Winning business from lapsed and lost customers

Sales can be a difficult, lonely place. (sob!!!)

But it is all about contacts, who you know and trust, who trusts you and knows you.

Lapsed and lost customers can still be a rich stream of new business contacts. Could even be an individual or business that doesn’t fall into either of these categories but you have an existing relationship with them.

We’re big on staying in contact with people and continuing to build relationships with them. But if a prospect decides not to do business with us, or if an existing customer leaves us, it can be a difficult, challenging time.

We believe that how we behave when we get bad news, such as when we lose a customer, will determine whether we get to do businesses with these people again in the future. Our behaviour in these instances will tell the customer a lot about us.

And…the grass isn’t always greener! Our prospect has chosen another provider or our customer may have switched providers, but they might not be satisfied with where they’ve gone. Their needs may not being met or the service may not be as good as yours.

So here’s the essence of today’s tip:

   If you miss out on business or if a customer leaves, behave with empathy, understanding and positivity. Make your customer think they’ve made the wrong decision not coming with you.

   Seek feedback as to why they’ve left you or not come with you.

   Act on the feedback.

   Stay in touch and continue to build your relationship with them. Add them to your ‘shadow portfolio’, treat them like they’re a customer even though they’re not currently a customer.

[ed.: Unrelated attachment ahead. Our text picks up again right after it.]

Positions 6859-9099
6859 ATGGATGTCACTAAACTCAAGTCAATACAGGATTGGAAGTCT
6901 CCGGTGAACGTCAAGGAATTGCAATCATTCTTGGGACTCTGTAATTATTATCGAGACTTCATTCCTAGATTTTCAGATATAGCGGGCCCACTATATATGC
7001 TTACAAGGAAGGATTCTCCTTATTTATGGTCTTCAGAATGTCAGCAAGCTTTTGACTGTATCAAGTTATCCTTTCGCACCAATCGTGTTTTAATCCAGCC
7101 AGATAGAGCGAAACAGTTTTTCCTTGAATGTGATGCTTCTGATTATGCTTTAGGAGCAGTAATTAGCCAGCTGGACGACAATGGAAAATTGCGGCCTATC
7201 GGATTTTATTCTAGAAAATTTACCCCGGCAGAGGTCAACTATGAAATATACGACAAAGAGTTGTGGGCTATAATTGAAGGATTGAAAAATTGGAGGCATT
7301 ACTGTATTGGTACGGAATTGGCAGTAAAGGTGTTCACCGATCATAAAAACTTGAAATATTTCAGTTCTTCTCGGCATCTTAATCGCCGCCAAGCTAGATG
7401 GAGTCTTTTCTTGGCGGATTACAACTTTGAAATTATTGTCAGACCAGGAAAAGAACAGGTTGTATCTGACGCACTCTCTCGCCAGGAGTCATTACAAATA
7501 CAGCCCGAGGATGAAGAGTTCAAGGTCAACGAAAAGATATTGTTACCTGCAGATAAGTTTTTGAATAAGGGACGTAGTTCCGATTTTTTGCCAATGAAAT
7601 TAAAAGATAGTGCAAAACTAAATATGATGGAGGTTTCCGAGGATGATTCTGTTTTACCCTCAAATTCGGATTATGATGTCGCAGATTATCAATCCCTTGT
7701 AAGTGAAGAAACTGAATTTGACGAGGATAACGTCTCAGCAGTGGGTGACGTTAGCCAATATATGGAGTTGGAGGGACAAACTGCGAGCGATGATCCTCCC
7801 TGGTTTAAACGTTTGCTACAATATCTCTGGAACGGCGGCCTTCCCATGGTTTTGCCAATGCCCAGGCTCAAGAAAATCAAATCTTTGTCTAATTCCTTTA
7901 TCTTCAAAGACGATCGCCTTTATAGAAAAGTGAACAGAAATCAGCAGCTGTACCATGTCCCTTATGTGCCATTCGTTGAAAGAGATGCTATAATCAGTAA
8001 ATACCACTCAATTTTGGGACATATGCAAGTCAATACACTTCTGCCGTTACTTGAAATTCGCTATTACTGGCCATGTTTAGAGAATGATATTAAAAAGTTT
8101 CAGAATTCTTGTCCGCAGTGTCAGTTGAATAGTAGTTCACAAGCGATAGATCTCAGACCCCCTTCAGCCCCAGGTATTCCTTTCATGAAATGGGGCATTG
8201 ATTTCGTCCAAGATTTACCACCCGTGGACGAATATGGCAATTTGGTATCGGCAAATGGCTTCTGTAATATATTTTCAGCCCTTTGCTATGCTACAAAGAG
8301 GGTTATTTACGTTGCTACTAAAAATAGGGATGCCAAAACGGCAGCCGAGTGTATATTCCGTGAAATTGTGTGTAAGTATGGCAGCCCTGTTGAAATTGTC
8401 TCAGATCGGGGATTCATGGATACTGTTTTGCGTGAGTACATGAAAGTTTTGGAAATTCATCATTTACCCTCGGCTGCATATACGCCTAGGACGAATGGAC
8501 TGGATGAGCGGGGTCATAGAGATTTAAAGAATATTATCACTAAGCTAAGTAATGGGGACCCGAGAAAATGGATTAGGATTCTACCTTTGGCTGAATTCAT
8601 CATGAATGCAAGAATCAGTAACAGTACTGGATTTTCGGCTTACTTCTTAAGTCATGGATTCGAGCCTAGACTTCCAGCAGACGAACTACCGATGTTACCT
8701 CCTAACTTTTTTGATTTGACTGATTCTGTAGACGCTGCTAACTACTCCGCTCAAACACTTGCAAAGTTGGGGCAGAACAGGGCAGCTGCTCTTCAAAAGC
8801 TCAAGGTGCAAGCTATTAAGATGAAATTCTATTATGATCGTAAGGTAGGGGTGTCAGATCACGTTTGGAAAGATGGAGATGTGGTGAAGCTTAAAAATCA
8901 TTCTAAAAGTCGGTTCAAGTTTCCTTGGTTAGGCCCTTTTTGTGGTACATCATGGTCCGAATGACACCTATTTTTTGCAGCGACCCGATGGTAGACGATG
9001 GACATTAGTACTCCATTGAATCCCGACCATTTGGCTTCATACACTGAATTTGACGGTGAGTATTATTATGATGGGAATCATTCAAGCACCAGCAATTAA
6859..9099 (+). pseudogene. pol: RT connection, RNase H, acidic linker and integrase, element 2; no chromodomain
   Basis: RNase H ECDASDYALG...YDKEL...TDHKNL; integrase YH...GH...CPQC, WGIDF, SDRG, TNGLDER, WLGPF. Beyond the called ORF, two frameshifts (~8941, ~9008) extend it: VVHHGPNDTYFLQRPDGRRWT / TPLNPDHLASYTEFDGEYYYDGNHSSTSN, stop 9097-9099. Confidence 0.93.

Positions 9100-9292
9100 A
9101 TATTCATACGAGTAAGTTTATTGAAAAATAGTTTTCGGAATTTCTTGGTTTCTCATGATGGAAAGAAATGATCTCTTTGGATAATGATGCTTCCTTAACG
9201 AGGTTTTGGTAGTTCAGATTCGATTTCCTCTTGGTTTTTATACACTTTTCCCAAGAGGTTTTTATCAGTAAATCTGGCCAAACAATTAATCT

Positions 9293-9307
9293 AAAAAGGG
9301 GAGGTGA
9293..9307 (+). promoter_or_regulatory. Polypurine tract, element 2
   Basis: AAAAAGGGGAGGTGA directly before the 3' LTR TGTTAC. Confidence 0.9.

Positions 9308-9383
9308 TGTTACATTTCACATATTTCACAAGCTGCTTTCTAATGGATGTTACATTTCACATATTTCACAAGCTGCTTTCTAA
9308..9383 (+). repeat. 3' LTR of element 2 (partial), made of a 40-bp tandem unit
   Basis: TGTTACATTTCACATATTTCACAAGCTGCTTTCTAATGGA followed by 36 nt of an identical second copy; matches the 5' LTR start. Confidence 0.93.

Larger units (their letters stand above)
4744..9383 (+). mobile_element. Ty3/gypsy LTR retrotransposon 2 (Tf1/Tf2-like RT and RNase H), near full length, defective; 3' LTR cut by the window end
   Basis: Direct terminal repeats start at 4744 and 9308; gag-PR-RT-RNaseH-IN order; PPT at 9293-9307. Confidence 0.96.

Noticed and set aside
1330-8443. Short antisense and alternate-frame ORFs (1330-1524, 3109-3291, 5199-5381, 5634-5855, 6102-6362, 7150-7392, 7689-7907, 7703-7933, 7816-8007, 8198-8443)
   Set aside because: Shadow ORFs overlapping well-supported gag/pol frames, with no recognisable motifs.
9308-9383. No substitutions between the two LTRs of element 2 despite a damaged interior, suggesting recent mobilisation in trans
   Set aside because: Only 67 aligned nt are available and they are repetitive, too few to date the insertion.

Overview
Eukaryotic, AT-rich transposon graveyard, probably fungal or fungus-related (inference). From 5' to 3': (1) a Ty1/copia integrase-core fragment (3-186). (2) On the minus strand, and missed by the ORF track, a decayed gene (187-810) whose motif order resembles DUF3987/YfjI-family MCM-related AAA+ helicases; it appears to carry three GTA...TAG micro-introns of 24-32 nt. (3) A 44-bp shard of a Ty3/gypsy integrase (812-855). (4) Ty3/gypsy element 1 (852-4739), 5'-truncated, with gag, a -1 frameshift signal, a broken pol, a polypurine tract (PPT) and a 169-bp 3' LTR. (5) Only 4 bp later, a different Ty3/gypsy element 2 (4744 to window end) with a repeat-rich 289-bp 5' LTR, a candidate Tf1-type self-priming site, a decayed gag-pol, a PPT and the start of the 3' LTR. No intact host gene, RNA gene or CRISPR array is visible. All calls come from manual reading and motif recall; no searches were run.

These lapsed and lost customers know you, or they know of your business, so you already have a relationship with them. So it’s likely that they’ll spend time to meet with you at the very least. You can then take the time to fully understand their needs.

Be creative in how you keep in contact with them. Don’t call them randomly, seek to add value to their business:

“I was just thinking about your business as another customer of ours has a similar challenge, here’s how we dealt with it.”

“I’ve attached a blog that we’ve written that I think is relevant for your business”.

Perhaps even refer them to a potential customer.

Take every opportunity to meet with them to understand their needs and seek to add value to their business. Sales is a long-term game, customers will buy on their own timeframe not yours, and your persistence will ultimately pay off.



Contact Brendan now while it's on your mind
Brendan Walsh